On Saturday afternoon, as part of a triple-header that would see all three presumed title challengers play in Madrid on the same day, Atlético Madrid stuttered against Leganés with some uncharacteristically sloppy defending and an 82nd minute equalizer. They stole a draw from the jaws of victory.
After the game, Saúl Ñíguez said “we lacked ambition” but Lucas Hernández was closer to the head of the nail when he said “we conceded a set-piece that we shouldn’t have.” To butcher a phrase, “winning LaLiga is like driving at night — you can only see as far as the headlights but you can make it the whole way there like this.”
Diego Simeone’s style draws criticisms as it does commendations, but his overall strategy to be consistent on a weekly basis is best suited to winning LaLiga. It’s why his greatest triumph came in LaLiga with Atlético in 2013/14, and it’s why they have consistently peered over Real Madrid and Barcelona’s shoulder while clubs like Sevilla and Valencia have threatened to keep pace but fallen off when push came to shove.
It’s not ambitiously innovative, but with 114 points to play for in a league campaign, making fewer mistakes than your opponents is the easiest and most logical approach to winning a tough league like this one. It’s a struggle to switch mindsets for Champions League and that has proven to be the case for Simeone recently — but that’s another issue.
Winning leagues is the hardest thing to do. To achieve it, you need to be consistently boring. Cholo Simeone is not so much a risk-taker as a risk-mitigator.
It’s part of the reason why Zinedine Zidane left Real Madrid. It’s a large part of the reason why Arsène Wenger’s Arsenal collapsed year after year in the Premier League. Ambition doesn’t win league titles. Stability and regularity does, and in a LaLiga campaign where only Barcelona have shown their credentials and quickly hid them again, Atlético are well-placed for a run at silverware.
There is a parity in LaLiga creeping in. Gone are the days when the two historic giants were accumulating 100 points apiece and were barely troubled from one weekend to the next. And even back then, in the heady days of Pep versus José, it was closer to the norm than what we see now — or at least closer to what is expected.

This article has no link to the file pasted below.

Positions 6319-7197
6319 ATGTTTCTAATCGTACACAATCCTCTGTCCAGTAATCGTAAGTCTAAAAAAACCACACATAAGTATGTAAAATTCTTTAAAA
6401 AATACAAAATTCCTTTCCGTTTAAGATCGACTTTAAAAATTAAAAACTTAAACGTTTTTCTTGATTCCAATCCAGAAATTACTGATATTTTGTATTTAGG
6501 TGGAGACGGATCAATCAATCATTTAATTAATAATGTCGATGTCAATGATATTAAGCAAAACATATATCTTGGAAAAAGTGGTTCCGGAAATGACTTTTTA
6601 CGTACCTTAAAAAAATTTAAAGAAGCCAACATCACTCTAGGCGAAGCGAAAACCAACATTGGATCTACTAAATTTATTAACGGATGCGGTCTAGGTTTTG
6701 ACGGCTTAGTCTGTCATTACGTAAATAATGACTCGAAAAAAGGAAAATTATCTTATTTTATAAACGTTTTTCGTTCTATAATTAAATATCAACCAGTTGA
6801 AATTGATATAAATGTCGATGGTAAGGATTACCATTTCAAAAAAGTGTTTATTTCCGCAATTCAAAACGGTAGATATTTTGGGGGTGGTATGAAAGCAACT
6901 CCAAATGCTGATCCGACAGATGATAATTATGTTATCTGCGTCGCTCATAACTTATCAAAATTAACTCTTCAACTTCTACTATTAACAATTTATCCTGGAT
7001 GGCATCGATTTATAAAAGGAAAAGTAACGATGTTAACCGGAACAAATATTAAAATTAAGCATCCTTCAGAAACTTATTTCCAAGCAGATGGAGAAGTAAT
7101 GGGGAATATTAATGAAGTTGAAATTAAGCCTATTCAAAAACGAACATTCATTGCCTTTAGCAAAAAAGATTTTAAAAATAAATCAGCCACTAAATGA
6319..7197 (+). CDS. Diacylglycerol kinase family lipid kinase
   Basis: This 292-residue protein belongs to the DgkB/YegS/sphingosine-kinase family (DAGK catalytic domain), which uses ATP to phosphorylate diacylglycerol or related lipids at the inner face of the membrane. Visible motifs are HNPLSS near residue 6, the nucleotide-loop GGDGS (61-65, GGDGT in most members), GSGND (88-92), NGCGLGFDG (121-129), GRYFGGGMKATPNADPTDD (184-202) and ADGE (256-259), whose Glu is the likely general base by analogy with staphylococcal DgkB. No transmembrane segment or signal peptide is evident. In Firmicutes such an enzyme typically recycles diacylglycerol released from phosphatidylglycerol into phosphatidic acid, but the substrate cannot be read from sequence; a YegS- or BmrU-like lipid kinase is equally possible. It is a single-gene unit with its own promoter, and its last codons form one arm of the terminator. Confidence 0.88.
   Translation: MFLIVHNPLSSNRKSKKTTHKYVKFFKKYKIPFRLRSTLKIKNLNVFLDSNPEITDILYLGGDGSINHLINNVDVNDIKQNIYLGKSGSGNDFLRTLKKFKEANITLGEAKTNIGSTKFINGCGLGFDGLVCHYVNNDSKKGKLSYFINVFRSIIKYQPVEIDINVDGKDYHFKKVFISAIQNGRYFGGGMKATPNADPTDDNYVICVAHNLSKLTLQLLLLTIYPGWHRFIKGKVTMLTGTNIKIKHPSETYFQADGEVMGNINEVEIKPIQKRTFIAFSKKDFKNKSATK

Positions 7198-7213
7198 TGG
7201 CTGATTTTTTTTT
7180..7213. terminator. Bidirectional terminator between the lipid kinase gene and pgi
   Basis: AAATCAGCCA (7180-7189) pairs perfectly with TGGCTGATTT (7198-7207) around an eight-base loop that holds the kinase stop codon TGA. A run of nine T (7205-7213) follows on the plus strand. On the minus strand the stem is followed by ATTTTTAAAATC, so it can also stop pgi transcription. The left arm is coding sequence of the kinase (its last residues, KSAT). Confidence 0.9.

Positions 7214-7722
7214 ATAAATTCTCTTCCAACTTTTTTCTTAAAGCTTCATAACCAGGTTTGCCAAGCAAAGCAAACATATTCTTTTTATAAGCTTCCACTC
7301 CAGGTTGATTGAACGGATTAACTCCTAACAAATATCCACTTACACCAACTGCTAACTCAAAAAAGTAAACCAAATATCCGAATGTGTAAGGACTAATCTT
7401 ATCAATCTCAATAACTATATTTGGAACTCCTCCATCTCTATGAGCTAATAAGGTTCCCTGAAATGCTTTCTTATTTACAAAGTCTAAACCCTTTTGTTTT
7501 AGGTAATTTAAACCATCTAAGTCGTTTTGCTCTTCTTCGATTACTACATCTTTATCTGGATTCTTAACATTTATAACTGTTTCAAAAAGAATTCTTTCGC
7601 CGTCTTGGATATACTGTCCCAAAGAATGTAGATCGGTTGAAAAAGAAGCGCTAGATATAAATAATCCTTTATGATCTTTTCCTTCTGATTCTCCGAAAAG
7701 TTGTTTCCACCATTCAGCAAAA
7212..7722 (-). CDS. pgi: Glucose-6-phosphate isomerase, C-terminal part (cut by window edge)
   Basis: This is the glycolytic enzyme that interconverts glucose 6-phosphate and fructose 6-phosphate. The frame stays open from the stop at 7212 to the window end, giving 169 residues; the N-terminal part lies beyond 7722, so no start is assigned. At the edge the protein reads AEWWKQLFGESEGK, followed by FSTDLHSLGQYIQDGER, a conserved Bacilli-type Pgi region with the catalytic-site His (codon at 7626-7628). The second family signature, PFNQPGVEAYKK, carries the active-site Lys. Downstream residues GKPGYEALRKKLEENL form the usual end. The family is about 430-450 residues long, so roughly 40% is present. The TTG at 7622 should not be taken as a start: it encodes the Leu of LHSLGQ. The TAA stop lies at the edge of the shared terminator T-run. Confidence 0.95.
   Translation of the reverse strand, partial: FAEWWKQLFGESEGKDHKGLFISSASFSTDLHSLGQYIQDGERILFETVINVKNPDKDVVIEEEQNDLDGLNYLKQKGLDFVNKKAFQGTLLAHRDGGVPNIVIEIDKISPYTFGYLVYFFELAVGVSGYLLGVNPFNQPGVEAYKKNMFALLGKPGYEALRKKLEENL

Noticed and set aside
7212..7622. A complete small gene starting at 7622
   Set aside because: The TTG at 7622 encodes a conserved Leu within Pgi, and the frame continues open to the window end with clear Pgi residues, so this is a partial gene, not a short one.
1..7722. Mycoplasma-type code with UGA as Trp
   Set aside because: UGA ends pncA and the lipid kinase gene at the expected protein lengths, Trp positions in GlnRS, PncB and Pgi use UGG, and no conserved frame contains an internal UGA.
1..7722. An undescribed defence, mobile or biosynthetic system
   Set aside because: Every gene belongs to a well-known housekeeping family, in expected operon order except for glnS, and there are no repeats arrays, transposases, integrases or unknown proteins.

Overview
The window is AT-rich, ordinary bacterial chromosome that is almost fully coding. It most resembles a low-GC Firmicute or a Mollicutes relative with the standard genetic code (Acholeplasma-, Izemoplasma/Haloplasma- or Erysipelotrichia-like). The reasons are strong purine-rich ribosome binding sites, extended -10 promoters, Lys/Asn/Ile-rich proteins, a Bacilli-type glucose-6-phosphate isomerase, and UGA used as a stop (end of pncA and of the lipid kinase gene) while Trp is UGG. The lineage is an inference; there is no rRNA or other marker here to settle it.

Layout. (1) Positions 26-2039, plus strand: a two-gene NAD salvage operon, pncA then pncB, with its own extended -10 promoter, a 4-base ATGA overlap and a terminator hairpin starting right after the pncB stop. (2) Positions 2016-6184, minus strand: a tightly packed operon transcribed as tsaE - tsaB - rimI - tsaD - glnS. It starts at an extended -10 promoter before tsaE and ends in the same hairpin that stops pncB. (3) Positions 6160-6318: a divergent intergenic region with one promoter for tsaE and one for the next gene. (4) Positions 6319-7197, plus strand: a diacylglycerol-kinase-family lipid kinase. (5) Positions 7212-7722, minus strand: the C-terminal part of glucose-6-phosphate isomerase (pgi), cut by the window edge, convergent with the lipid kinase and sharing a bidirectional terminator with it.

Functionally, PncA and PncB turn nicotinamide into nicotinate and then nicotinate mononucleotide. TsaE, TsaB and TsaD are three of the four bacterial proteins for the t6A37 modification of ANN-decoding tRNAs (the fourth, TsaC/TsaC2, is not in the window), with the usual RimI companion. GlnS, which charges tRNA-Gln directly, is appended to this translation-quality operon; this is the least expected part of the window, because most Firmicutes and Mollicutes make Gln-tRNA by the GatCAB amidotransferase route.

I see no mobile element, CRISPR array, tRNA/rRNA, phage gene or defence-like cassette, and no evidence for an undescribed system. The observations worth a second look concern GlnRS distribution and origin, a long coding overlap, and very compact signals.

Atlético missed Koke at the weekend, and despite the doubts about his influence it’s only really evident when he doesn’t play. As far as priorities go, with Diego Godín and Diego Costa out as well, I’m sure being open and expansive was the last thing on Cholo’s mind heading to Butarque on Saturday afternoon.
Barcelona, the title favourites for now, were very, very lucky against Rayo Vallecano on Saturday night and aside from the two late goals they looked like a team of misfits (remember, too, that they lost to Leganés at Butarque). They look tired and confused, each player scanning the pitch and waiting for someone to do something to inspire them to victory as the clock ticked down. They might continue to get lucky, or not, but the important thing is that Atlético are right behind them if they do falter.
This is part of a wider point that Simeone often makes when he says that Atlético are always fighting for third place (although he hasn’t said it this year). It takes a freak year, several strokes of luck and a mostly injury-free campaign for Atlético to compete for 38 games.
Simeone said “we need everybody” after the Leganés draw, and this game and these weeks and months before the winter break (with another international break to come) should be used to get everyone up to speed, get injured players back and assimilate the new players.
Games like the one at Butarque are testing grounds. Gelson Martins is more involved now and Thomas Lemar was included again too with one eye on the Champions League tie against Borussia Dortmund. After a World Cup year when other teams are struggling to get back into the swing of things and Atlético bring their new, unusually dynamic players like the two aforementioned, things are fine.
Stefan Savić said last weekend “the best style is to win” — which has a further implication. Winning is all that matters even at the expanse of aesthetics. Atlético were 1-0 up and an error at the back cost them three points. Saúl and angry fans need to point their ire at these issues before issuing statements about something Diego Simeone never claimed to be as a manager.